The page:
Viviana Goldenberg is a certified family physician practising in the United States
*disclaimer: the opinions expressed in this blog are those of Dr Goldenberg and do not represent those of the company at which she is employed
In the aftermath of the recent Charleston mass shooting, Americans find themselves looking for an explanation. This time the conversation has focused on the Confederate flag. After the Aurora and Newtown massacres, the finger pointed at “mental illness.” We choose to give a simple answer to a complex problem and move on without acknowledging the simple truth — that a racist driven by hatred or a mentally disturbed person could not have committed mass murder without a gun. It is, however, inaccurate to pass off the gun violence epidemic as nothing more than a “mental health issue.” In fact, a psychiatric diagnosis is not predictive of violence and the overwhelming majority of people with diagnosed psychiatric conditions do not commit crimes. Mass shootings, in turn, contribute but a small fraction of the 33,600 deaths attributed to guns annually in the USA. Alarmingly, those numbers increase every year. Roughly 20,000 cases are suicides but the rest are homicides, intentional shootings, unintentional shootings, and law enforcement interventions.
Despite denial in some circles, gun violence is a Public Health issue. The United States has the highest gun ownership rate in the world, and along with it the highest per capita rate of firearm-related murders of all developed countries. The consequences of gun violence are both physical and psychological. They take a toll on communities, families, and cost the health system over 170 billion dollars a year.
Because of the gun lobby’s power over legislatures, physicians in some states are not permitted to address the presence of guns in the home. When conducting a well-child visit a doctor can inquire about pets, hazardous chemicals in the home, pool safety, etc. But not guns. Roughly 1.7 million children live in homes with unsecured and loaded weapons. Every day we read heartbreaking stories about unintentional shootings involving a child. These shootings are totally preventable. Simple steps like keeping guns and ammunition stored in separate safes would go a long way toward stopping these tragedies. The public should be told that teen suicide is more an impulsive behavior than the result of a mental disorder and that easy access to guns makes it more likely that the impulsive attempt will be successful; that the presence of firearms in the house increases both the risk of homicide and suicide; that guns in homes with domestic violence makes it 7.2 times more likely for a woman will be killed by an intimate partner.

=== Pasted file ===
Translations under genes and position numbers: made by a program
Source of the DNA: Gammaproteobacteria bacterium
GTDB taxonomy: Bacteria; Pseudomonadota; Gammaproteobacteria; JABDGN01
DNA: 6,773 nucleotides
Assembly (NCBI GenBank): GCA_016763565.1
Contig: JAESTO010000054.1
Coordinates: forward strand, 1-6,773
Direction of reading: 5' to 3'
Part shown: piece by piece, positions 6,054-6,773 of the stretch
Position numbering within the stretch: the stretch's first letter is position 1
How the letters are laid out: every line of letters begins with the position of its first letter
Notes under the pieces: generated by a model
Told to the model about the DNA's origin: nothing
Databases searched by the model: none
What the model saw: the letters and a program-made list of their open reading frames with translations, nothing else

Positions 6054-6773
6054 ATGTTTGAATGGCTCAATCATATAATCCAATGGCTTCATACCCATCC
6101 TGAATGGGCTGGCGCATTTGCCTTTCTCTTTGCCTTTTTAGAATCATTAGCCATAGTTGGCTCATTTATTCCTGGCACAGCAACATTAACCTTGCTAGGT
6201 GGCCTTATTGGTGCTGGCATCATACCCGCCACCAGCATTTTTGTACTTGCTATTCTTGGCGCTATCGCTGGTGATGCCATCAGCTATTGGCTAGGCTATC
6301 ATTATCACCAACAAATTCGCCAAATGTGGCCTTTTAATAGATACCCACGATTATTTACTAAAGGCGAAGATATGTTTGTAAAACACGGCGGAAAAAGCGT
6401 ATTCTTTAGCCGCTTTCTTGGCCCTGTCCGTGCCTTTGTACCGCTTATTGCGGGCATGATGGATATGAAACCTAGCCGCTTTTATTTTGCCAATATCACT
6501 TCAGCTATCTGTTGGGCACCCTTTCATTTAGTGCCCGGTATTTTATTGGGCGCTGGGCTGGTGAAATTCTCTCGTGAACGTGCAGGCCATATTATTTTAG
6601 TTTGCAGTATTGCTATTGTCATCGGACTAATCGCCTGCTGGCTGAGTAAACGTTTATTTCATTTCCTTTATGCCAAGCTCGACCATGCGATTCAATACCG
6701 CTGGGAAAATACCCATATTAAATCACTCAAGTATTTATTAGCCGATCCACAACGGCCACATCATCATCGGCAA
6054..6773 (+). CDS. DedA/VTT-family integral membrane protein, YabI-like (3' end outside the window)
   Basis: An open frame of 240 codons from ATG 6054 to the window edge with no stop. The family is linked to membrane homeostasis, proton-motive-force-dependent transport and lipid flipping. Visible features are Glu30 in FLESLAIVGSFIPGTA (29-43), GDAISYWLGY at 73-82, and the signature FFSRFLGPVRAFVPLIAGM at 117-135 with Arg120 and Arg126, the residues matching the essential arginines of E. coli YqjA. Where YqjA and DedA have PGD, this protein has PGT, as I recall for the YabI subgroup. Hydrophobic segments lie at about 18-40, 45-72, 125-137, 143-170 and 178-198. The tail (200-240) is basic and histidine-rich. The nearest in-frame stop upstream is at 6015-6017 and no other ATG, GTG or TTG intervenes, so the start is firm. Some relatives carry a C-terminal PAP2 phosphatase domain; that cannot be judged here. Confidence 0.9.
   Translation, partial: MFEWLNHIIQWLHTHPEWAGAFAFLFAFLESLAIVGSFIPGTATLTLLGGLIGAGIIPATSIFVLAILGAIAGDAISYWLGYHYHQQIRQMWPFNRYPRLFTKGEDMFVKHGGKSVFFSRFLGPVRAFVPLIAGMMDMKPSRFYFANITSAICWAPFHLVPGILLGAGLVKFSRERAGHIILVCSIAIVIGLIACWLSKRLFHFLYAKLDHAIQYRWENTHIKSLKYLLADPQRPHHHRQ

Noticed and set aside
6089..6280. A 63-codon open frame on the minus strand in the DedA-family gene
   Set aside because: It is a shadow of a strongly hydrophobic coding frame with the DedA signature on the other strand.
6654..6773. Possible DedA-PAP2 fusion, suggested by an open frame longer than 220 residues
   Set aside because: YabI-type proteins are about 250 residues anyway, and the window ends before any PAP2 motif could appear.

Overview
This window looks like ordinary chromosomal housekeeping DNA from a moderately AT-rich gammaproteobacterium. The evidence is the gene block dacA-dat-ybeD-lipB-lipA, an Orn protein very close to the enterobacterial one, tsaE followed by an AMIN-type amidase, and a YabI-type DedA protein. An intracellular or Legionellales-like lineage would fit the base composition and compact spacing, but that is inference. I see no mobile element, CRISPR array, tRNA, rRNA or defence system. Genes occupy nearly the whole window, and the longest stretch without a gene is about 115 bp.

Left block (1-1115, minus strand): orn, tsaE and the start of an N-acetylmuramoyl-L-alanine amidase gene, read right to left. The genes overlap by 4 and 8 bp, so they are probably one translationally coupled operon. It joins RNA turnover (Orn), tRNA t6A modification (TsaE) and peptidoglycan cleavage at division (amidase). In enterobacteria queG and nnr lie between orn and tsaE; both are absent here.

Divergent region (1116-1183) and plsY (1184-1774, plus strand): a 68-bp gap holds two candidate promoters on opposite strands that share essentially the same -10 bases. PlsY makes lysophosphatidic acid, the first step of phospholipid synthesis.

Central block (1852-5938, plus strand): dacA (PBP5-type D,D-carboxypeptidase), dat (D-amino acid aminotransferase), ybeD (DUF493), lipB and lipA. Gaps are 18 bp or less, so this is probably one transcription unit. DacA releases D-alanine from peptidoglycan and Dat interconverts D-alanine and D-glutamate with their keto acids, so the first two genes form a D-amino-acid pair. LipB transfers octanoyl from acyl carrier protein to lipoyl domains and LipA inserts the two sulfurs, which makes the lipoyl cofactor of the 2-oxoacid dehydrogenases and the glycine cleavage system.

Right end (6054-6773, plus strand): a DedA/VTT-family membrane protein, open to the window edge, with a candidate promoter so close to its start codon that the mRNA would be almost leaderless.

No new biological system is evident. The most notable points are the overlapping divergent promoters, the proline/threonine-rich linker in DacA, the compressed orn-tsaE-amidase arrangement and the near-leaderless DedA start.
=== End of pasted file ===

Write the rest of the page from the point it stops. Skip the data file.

These things should be discussed as part of preventive care, particularly in a nation with a strong gun culture. But the NRA, the visible hand of the gun lobby, continues pushing laws that gag healthcare providers. These laws represent unacceptable political interference that infringe First Amendment rights, the doctor-patient relationship, and the physician’s duty of advocating for the well being of her patients.
Last February, eight health professional associations joined with the American Bar Association to publish a joint statement advocating for a comprehensive approach to these problems, including a call for universal background checks on gun sales, restrictions on access to assault weapons, a focus on mental health, elimination of physician “gag” laws, and the need for further research on these topics. Congress' answer was to continue the ban on any CDC research of gun violence because, in the words of Speaker Boehner, “guns are not a disease” and supporting such research will contribute to “gun control.” Not surprisingly, Speaker Boehner has an A+ NRA rating.
There is evidence showing that states with stronger gun laws have fewer gun deaths. Even so, any attempt to present reasonable and common sense gun laws is unfortunately shut down by politicians who insist on an anachronistic reading of the Second Amendment as they pander to extremist supporters of gun rights and gladly accept their NRA funding. Meanwhile, their position undermines the safety of the silent majority. I am personally tired of reading about “accidental shootings,” followed by the inevitable outpouring of “thoughts and prayers” going out to the families of the victims. Prayers do not stop bullets or bring the victims back, and there is nothing “accidental” about a child dying because he was playing with an unsecured, loaded weapon. On the contrary, it is, sadly, more accurate to consider it an “accident” when the inevitable does not happen. Changing the culture will take time but I will not give up because I am not “just“ a physician. I am also a mother of two children who cannot help thinking about Sandy Hook every time I drop them at school. We cannot live like this. The good news is we don’t have to. All it takes is for the silent majority to finally speak up and say, “Enough is enough.”